We all see the commercials for car insurance bundles and deals, but when was the last time you actually reviewed your insurance policy and declarations page? Most of us think of our car insurance as just another monthly bill without really paying attention to what is covered by the policy (or not!). This article is a brief introduction to the basic coverages available on your insurance policy, and why they would be useful to you in the event of an injury or accident.
This is your basic insurance coverage that is required by the State of Ohio. Liability coverage will pay for the other driver’s vehicle damage and medical bills if you cause an accident. Remember that insurance will only pay up to your policy limits, which means that if you cause more damage than what is covered by your policy, you could be on the hook for any additional damages. Currently, Ohio requires a minimum of 25/50/25 in insurance coverage, meaning up to $25,000 per person and up to $50,000 to be paid out per accident for medical bills and damages, and an additional $25,000 for property damage.
In most cases, $25,000 is sufficient to repair a vehicle. However, if someone has severe injuries (think: ER visit, surgery or permanent injury), the $25,000 medical limit will not go very far in covering those bills. This could leave you (and your assets) exposed to cover the difference. For this reason, it’s worth the extra few dollars per month to increase your liability insurance coverage so that if you cause an accident, your assets are protected and you won’t have to pay someone else’s medical bills out of pocket.
While liability coverage is used to fix the other person’s vehicle, collision coverage can be used to fix your own vehicle when it is damaged from a collision with another vehicle or an object (such as hitting a tree, guardrail or telephone pole). Often this is a requirement for your insurance policy, especially if you are leasing or financing your vehicle.
Comprehensive coverage is similar to collision coverage but will apply when your vehicle is damaged from something other than a collision. This would cover incidents such as a car fire, theft, falling tree branches, weather damage or damage caused by riots/vandalism, among other situations. This coverage may also be required if you are leasing or financing and is separate from the collision coverage.
Medical Payments Coverage
Medical payments coverage (“MedPay”) is an elective coverage that you can add on to your policy. MedPay can be used to cover out-of-pocket medical costs, including health insurance copays and deductibles, prescription costs, or medical bills that are otherwise not covered by health insurance, regardless of who caused the motor vehicle accident. It can be used strategically to keep your medical bills out of collections while you are still treating or waiting to settle your claim.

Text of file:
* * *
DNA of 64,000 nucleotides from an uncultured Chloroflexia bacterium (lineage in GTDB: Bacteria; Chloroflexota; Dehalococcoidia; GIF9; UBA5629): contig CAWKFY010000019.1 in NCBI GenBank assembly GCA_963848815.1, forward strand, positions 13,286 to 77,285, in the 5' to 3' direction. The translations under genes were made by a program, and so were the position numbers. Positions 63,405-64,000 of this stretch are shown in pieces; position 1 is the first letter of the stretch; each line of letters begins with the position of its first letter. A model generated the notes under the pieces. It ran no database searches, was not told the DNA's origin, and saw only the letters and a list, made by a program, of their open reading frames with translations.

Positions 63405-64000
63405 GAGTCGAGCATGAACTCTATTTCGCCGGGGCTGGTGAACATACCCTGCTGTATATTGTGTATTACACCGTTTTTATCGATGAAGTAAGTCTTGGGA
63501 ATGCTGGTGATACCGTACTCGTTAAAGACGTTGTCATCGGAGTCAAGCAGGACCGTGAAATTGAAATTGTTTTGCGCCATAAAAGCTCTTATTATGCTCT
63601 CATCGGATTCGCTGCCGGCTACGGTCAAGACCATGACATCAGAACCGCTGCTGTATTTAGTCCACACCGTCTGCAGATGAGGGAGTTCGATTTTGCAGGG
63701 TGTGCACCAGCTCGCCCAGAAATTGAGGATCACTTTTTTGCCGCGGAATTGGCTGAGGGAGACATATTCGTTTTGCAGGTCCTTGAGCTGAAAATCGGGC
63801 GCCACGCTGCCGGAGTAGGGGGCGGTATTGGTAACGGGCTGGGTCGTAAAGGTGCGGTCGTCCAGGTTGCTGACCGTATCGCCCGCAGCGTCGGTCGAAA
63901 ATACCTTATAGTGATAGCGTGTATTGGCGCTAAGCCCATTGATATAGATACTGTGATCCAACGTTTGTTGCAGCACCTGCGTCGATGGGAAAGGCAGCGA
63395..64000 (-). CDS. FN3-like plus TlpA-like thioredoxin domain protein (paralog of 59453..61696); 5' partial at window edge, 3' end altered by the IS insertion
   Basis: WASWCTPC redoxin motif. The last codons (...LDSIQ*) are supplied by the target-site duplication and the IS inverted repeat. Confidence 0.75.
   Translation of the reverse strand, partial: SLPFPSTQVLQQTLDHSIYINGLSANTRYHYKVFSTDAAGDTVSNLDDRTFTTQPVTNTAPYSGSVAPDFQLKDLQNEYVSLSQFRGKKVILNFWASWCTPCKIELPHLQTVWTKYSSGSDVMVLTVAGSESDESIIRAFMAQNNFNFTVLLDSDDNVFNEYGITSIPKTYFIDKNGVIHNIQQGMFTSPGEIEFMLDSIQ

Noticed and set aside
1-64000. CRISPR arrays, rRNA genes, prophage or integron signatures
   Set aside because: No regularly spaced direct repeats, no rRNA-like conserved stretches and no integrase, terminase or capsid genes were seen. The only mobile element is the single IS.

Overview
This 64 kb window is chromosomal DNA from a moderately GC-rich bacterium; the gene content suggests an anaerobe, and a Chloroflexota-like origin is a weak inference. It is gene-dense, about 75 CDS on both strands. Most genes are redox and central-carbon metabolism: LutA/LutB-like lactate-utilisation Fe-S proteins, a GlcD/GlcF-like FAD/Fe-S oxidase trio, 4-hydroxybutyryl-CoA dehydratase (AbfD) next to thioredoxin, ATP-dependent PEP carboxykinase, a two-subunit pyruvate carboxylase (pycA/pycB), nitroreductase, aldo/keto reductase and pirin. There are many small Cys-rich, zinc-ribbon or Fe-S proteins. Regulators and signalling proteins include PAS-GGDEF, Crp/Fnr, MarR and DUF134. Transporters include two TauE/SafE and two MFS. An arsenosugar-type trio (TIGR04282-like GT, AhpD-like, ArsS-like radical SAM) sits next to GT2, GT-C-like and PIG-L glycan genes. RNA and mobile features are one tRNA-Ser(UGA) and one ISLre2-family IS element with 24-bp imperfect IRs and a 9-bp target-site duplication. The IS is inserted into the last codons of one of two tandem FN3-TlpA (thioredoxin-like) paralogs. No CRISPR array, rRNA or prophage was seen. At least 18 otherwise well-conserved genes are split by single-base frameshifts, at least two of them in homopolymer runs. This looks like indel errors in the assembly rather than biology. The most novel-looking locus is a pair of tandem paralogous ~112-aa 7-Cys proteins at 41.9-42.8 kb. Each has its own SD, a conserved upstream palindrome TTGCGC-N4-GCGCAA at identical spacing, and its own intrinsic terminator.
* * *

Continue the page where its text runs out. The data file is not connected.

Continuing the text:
When your vehicle is totaled in an accident, you are entitled to be reimbursed the value of your car at the time of the accident. This generally falls along the lines of the Kelley Blue Book value, taking mileage, prior damage, current economic conditions, etc. into consideration. However, this can be problematic when you are paying on your car loan and owe more than the depreciated value of your car. If so, you could be on the hook to pay that gap or difference in value out of pocket. If you elect gap coverage on your vehicle, your insurance company will step in and pay the remainder of your auto loan after the total loss payment has been applied. This is a great add-on to your insurance policy, especially if you lease your vehicle, have a long-term auto loan or made a small down payment and have a large remaining loan balance.
Uninsured Motorist/Underinsured Motorist Coverage
This coverage, often known as UM/UIM coverage, is another elective coverage that can sometimes be overlooked when reviewing your insurance policy. The general thought is, “If I’m in an accident, the other person’s insurance will cover me.” But what if they don’t have insurance? What if they do have insurance, but it is the state minimum coverage and the $25,000 isn’t enough to cover your medical bills? Or what if you were in a hit-and-run and have no clue who the driver that hit you is? For these reasons, the uninsured/underinsured motorist coverage is so important to have on your policy. This way, no matter what the other driver’s situation is, you will be protected and your medical bills can be taken care of.
These are the basic insurance coverages available on a car insurance policy. It is so important to review your policy to make sure you are well protected in the event of an accident, regardless of who caused it. You don’t want to wait until after the accident happens to find out you don’t have enough coverage to fix your vehicle or pay your medical bills. And reviewing your policy is a great way to make sure you aren’t overpaying for your insurance too! For example, if you’ve paid off your car loan you can save a few bucks by removing the gap coverage from your policy. It will be worth your time to call your insurance agent and make sure that your policy is up to date with your current lifestyle and needs.
Author: Alynnah Satterfield, Personal Injury Paralegal